With a suddenness that made me jump just a little, a door opened quietly – of course – and I was summoned and ushered into a great man’s office. I could tell that he was a great man because, far, far away across another deep-pile carpet he had a picture of himself on the wall, next to a slightly larger portrait of the monarch. The office itself – knee-high carpet notwithstanding – was oddly stark; apart from the photo portraits behind him, an obligatory yucca stood in each corner and one or two rather bleak pictures of classic RAF aircraft adorned pale blue walls. That was it. The desk behind which Mr Pyle sat was even more surprisingly bare. No thick case files scattered in disarray across the surface, no folders tied with silken ribbons, no walls plastered with mug shots…not even a prim assistant waiting on the Assistant Chief Constable’s every whiskey-infused whim. Had this man never watched television to see what his office should have looked like?
I had a lot to learn about the corridors of power and their distance from the real world occupied by everyday police officers. Mr Pyle sat importantly – I guessed that he had probably had lots of practice at sitting importantly – behind his large desk which was roughly the size of an aircraft carrier’s flight deck. This acreage supported – in splendid isolation from one another – a telephone, a Spitfire-shaped paperweight and a thin manila file. The latter, since it sat immediately in front of him, I presumed related to yours truly. The police, I realized with a little spasm of dread, now had a file about me…
The interview itself was terrifyingly banal and uneventful, almost to the point of bewilderment. This moment, after all, was the culmination of a very long emotional journey that had begun a decade earlier with the playful ‘arrests’ of my friends at school. Those games of cops ‘n robbers had a lot to answer for. I was expecting a mild interrogation at least, maybe some supplementary questions about their favourite subject of homosexuality. During the long silences that developed while Mr Pyle scanned my file for something to ask me about, I had begun to surreptitiously check the floor beneath the chair for trap doors when it finally dawned on me that this was, in fact, a mere formality and little more than a ‘rubber stamp’.
I was still answering questions automatically: “Yes, sir…yes sir…my father, yes sir…six feet one sir…my favourite aircraft? The Spitfire, of course, sir…” when all of a sudden, the great man fell silent and sat smiling at me. He stood, the faint yet unmistakable hiss of a re-inflating haemorrhoid cushion reaching me as he did so. Generously, he leaned a full quarter of the way across the flight deck that passed for his desk with his hand outstretched and I had to get one knee up onto the gunwale just to reach him. Wearing a faintly bemused smile, he shook my hand limply and then somewhat awkwardly offered a formal welcome to the force. I had the distinct impression that he found this sort of thing as difficult as I did, in part because after not mentioning my name throughout our conversation, he finished off with “Glad to have you aboard, Brian”.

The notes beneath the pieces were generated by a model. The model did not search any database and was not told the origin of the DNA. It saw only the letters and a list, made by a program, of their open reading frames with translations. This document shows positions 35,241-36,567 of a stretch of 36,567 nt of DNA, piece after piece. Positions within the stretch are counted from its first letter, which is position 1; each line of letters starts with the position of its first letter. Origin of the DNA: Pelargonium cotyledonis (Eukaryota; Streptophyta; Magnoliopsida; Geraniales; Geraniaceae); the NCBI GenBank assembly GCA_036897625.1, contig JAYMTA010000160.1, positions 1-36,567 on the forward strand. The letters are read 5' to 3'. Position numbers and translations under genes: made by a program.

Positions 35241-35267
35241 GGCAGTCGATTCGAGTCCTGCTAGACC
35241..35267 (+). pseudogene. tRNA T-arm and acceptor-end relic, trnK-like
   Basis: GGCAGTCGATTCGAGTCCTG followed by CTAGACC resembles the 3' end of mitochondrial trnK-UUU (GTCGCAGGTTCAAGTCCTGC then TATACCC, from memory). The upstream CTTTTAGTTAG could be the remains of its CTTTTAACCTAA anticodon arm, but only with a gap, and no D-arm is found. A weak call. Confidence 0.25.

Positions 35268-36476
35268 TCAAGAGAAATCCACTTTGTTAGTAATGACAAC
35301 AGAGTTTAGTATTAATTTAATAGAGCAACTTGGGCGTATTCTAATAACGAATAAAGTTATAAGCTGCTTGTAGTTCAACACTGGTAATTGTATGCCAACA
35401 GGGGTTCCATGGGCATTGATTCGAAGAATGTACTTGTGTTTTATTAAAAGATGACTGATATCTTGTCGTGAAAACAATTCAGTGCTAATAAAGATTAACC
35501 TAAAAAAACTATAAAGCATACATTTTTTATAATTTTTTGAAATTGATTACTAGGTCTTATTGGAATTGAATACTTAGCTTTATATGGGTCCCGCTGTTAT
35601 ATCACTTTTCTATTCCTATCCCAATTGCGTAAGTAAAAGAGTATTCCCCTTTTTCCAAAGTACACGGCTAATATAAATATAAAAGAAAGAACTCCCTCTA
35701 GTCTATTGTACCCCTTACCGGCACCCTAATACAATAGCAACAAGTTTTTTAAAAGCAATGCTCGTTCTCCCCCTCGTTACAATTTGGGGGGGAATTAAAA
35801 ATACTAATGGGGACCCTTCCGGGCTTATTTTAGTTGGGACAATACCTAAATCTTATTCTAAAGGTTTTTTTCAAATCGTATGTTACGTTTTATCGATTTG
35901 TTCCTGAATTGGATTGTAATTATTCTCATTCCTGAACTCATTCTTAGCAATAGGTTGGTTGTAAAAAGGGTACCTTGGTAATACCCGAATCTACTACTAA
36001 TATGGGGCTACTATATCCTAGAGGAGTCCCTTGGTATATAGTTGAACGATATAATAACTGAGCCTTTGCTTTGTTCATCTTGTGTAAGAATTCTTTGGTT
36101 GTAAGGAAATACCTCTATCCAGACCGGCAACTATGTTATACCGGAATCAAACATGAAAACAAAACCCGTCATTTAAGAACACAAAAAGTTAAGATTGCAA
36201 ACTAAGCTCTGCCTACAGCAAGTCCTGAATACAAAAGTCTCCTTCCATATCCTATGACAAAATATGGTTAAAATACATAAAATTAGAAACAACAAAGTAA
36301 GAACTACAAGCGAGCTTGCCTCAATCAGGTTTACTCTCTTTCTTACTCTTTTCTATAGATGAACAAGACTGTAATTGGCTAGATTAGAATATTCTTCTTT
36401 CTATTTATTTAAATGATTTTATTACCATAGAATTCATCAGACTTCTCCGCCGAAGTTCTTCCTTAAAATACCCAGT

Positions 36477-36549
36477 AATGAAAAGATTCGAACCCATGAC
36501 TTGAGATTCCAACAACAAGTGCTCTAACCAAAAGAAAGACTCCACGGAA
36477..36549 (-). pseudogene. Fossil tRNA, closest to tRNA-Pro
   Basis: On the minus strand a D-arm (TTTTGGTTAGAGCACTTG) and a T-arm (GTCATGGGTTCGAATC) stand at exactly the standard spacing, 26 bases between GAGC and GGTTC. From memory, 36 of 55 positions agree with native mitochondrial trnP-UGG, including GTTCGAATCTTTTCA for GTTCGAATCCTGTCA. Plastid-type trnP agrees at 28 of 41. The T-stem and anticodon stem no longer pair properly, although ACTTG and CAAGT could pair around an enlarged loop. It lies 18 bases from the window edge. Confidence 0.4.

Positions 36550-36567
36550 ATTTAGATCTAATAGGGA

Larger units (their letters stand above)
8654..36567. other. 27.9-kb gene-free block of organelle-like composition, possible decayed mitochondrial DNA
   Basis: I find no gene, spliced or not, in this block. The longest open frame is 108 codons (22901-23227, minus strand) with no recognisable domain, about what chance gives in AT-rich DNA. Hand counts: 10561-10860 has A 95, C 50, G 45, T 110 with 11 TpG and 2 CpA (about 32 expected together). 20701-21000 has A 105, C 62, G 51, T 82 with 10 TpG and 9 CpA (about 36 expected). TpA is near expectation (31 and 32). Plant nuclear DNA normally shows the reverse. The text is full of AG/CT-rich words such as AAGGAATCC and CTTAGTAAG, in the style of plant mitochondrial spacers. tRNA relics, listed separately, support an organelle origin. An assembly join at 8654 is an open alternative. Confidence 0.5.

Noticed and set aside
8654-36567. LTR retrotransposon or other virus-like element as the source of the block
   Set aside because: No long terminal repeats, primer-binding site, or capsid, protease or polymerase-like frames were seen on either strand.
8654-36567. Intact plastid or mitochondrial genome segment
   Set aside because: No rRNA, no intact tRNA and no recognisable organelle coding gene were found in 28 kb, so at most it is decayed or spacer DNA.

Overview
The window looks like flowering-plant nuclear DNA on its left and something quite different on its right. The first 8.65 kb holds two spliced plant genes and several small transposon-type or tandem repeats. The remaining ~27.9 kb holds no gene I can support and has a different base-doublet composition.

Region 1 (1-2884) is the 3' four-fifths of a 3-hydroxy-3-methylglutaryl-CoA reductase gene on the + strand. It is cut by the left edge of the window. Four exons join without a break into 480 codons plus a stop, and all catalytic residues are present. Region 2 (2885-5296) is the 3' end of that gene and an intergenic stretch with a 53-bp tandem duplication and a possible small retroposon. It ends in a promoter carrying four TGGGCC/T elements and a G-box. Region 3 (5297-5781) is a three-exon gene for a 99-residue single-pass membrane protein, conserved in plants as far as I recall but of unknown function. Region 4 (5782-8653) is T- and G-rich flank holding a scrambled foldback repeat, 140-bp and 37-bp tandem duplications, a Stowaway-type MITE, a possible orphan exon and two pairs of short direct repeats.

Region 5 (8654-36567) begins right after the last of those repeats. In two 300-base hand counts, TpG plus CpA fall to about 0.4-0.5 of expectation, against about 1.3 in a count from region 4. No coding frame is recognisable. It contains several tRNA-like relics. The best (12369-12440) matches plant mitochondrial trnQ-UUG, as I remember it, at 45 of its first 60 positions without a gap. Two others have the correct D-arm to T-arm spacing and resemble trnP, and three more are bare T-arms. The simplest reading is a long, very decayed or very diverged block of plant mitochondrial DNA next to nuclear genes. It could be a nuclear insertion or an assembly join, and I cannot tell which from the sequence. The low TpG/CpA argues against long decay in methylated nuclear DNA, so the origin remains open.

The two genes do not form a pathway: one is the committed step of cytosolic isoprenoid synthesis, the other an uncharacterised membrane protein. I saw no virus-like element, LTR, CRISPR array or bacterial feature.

My head swam a little as I feebly shook his pale and damp hand. It was not unlike shaking a wet piece of haddock. I slid backwards over the front of the enormous desk to the floor, then muttered my embarrassed and surprised thanks. Dreamily wading through the floor coverings and out of the very important man’s office, I struggled to take in what had just happened. Thinking quickly, I made my exit before he came to his senses and changed his mind. Outside the door, I was slightly disappointed not to hear a heavenly choir in full flow, or even a shaft of sunlight peeking through the clouds – and somehow also through several floors of concrete – onto my upturned cherubic countenance.
With my/my parents’ hopes, my/my father’s dreams edging closer to fulfilment, outside was suddenly the best – the only – place to be, and within a short time, I found myself standing on a wide, windswept plaza leading up to the building and wondering what was the best way to take the news home. That doesn’t make a lot of sense these days but remember that this was in a distant, almost mythical past; an era before mobile phones. I walked into the city in an effort to locate a payphone. There had been one visible in the foyer of the police station, however I didn’t much fancy using that one. I assumed – correctly, as it would much later turn out – that the instrument was likely to have been soiled by the sputum of any number of life’s less hygienic participants. For anyone unfamiliar with the charming British tradition of bright red telephone boxes, I should at this point reveal a national secret. While the phone in the police station foyer may indeed have been a seething mass of bacteria and viruses, a telephone box offered only a slightly lesser chance of not contracting a nasty disease. The choice was not straightforward, but I decided to take my chances in a bright red iron and glass cubicle smelling strongly of pee (the telephone box; not me).
I walked along the street in a haze of disbelief. I’d never really expected it to happen. It had always been something which might, just possibly, happen at some undetermined point in the future, and now reality had arrived with a bang. As if by magic I suddenly had a career of thirty years stretching out before me. A career in uniform, in a disciplined profession. I’d never before faced up to the possibility of making it even this far – and now that the facts were more or less pressed up against my nose, I was a little frightened about what it all meant. Standing on the edge of an emotional precipice while shaking that very important man’s limp and clammy hand, I had stuck one foot out over the void. What, I wondered, did the universe have planned for me?